We’ve spent the last few weeks exploring the aesthetic appeal, safety, and energy efficiency the right entry door can bring to your home. While we have touched on the upsides and drawbacks of a variety of entry door types within these posts, this week we’ll focus on an overview of each entry door option on the market. Armed with the knowledge of the specific characteristics and materials each door features, you can narrow down your search and come one step closer to walking through your new entry door.

Your Entry Door Options

You can expect to encounter a few different types of entry doors on the market. The most common offerings, though, are fiberglass, steel, or wood. Let’s take a look at each one.

Fiberglass Doors

Fiberglass doors offer consumers versatility and good resistance to wear and weather. They can be painted or stained for a custom curb appeal, and as we discussed in our last post, often offer a look indistinguishable from real wood. Equally important, fiberglass doors are durable and resistant to dents and dings. They are also easily cleaned with soap and water, making this entry door option a low-maintenance one.

But what is fiberglass? This material is a reinforced plastic which is made up of glass fibers embedded in a resin. It is strong and lightweight. Fiberglass doors are molded atop a wooden frame and are equipped with a foam insulation core that provides a high degree of energy efficiency. They do not warp or crack like wood.

Fiberglass doors are a good investment all around, but this option is particularly well suited to those who have a busy home with children and pets, as durability and ease of care are essential for these families. A fiberglass door could also be a particularly smart choice if your climate is a warm, humid one, as you will not experience the difficulties that come with warping wood in these climates.

Wood Doors

Wood doors offer a charm all their own and provide the consumer with the greatest degree of options and customizability. These plusses are balanced by an array of factors that make wood doors a much higher maintenance option than fiberglass or steel.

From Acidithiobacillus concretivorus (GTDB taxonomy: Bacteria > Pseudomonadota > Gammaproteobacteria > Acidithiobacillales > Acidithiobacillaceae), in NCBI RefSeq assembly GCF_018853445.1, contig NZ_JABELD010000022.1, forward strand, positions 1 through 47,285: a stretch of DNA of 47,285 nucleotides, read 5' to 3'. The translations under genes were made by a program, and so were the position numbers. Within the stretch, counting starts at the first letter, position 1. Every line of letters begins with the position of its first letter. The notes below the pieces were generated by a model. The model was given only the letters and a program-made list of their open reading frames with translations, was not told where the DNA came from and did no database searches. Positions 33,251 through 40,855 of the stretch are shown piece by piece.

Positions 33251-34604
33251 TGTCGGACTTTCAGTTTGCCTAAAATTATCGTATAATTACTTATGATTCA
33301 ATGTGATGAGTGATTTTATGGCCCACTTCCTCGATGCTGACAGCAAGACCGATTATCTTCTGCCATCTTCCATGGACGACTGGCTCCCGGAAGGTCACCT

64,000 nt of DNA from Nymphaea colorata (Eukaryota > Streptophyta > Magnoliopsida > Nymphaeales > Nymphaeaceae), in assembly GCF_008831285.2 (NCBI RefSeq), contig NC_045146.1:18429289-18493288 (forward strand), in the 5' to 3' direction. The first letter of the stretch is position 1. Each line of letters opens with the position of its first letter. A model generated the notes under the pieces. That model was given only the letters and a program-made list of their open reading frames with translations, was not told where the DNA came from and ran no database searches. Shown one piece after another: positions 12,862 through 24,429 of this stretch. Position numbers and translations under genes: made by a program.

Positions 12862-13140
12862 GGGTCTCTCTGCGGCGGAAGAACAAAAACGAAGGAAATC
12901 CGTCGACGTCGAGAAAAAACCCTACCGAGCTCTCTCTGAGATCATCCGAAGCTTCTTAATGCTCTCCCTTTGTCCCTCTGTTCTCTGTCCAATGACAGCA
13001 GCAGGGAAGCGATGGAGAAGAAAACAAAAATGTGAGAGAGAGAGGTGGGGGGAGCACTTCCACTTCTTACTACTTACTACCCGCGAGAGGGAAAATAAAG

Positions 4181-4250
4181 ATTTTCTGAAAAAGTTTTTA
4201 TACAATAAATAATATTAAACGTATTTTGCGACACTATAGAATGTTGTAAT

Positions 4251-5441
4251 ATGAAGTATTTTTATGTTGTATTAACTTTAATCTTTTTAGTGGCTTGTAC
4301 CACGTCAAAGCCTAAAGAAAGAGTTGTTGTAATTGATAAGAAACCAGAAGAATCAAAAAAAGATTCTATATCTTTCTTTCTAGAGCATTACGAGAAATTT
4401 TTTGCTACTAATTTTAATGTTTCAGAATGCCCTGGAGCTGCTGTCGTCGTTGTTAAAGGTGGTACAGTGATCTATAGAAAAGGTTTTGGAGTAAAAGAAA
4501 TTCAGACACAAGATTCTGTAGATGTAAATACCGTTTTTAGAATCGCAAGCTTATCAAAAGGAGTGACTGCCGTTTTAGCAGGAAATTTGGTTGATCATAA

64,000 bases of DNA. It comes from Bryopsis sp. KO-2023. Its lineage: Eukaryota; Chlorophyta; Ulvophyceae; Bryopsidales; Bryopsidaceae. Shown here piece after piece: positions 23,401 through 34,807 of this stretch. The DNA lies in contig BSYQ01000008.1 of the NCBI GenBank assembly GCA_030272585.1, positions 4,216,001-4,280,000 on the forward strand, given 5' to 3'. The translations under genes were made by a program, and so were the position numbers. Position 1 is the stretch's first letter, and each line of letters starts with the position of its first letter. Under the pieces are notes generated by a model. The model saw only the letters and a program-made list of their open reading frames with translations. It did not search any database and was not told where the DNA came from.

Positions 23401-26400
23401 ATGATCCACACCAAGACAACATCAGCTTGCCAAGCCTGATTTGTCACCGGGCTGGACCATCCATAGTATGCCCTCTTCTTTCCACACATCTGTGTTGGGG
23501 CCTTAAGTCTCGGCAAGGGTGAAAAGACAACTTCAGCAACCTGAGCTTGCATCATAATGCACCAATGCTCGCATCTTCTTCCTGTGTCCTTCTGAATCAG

Wood is a beautiful natural material, and like most products crafted from natural materials, it requires ongoing care to maintain its quality and functionality. Wood doors are susceptible to the elements. Sunlight will fade finishes over time, requiring regular repainting or restaining. Humidity and moisture cause wood to swell and warp, which introduces the possibility of your door being ill-fitted to its frame. This can lead to problems with weatherproofing and reduced energy efficiency. For these reasons, wood doors often come equipped with shorter warranties than other entry door options.

A wood entry door might be a good option for your home if you are looking for a natural material and value the aesthetic appeal of a natural wood door and if you are not fazed by completing the regular maintenance that comes with maintaining a wood door’s beauty.

Steel Doors

Like fiberglass doors, steel doors are a good option for consumers seeking an entry door that is durable and able to be easily adapted to match a home’s existing architectural style. They withstand a good deal of wear and tear, and, as this helpful article from This Old House explains, “any dents or dings on these doors can be pulled and puttied with an auto-body repair kit.” You can paint steel doors, and they also can be embossed to create a faux wood grain.

Steel doors are equipped with an inner frame made of wood or steel and filled with the same type of foam insulation you would find in a fiberglass door. This entry door option does present the possibility of rust should the steel surface be exposed or scratched, but a quality finish or primer and paint will guard against this. For this reason, steel doors are not entirely maintenance-free.

If you’re in the market for a door which shares many of the benefits of a fiberglass door while offering an added advantage of greater security, a steel entry door might be the right option. Steel doors, when paired with a steel frame, are the best defense against potential intruders.

As you can see, each entry door option presents the consumer with its own set of benefits and drawbacks. Next week, we’ll talk about the cost factors which will influence any homeowner’s final decision.